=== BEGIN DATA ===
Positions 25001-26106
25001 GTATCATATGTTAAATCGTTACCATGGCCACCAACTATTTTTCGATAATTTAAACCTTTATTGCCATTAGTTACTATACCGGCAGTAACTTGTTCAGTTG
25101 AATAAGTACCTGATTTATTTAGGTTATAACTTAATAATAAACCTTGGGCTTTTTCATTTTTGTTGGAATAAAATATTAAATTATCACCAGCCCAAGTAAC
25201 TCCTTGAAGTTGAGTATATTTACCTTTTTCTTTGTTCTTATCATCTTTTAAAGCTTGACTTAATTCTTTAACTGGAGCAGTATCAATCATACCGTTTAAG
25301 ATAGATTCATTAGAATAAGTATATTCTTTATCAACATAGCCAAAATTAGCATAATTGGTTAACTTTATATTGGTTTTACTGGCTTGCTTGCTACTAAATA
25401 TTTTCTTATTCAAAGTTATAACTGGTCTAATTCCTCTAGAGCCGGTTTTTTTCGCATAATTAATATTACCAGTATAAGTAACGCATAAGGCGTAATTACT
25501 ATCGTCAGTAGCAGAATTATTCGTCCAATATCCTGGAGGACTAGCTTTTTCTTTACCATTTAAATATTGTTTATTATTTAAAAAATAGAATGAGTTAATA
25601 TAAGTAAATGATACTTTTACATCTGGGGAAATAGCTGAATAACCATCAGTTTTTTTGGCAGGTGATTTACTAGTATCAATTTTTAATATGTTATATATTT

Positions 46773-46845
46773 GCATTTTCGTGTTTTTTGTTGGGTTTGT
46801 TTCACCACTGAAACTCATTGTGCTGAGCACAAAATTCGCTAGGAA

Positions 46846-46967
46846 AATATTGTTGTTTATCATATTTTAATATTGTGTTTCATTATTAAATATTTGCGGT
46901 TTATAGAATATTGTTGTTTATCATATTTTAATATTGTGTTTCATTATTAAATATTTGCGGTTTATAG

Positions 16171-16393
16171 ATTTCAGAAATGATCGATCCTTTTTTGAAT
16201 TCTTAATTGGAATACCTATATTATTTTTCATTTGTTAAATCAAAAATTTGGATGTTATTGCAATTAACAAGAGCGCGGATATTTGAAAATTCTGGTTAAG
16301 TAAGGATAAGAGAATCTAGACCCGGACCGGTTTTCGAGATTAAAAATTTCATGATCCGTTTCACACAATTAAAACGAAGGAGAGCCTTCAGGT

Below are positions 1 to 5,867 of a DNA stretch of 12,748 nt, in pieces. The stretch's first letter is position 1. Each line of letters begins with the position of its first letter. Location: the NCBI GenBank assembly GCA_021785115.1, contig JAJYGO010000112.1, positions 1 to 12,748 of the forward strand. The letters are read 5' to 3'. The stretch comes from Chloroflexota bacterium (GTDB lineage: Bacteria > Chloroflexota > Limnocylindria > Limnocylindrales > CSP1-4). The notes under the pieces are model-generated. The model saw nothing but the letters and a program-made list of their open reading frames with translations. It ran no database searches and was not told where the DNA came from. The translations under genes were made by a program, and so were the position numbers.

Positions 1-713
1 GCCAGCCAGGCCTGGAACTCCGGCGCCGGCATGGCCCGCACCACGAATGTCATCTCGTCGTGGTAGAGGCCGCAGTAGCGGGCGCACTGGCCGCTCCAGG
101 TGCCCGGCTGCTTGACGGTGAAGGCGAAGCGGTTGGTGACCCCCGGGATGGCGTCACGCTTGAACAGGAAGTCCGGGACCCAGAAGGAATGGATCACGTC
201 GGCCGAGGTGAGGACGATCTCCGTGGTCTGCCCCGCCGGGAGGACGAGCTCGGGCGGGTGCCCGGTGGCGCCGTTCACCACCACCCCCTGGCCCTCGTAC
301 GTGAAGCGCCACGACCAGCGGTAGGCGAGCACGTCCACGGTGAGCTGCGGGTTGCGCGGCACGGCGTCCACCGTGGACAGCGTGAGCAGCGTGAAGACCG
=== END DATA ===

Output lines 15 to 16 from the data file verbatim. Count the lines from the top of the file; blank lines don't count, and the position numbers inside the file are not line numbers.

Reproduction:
Positions 16171-16393
16171 ATTTCAGAAATGATCGATCCTTTTTTGAAT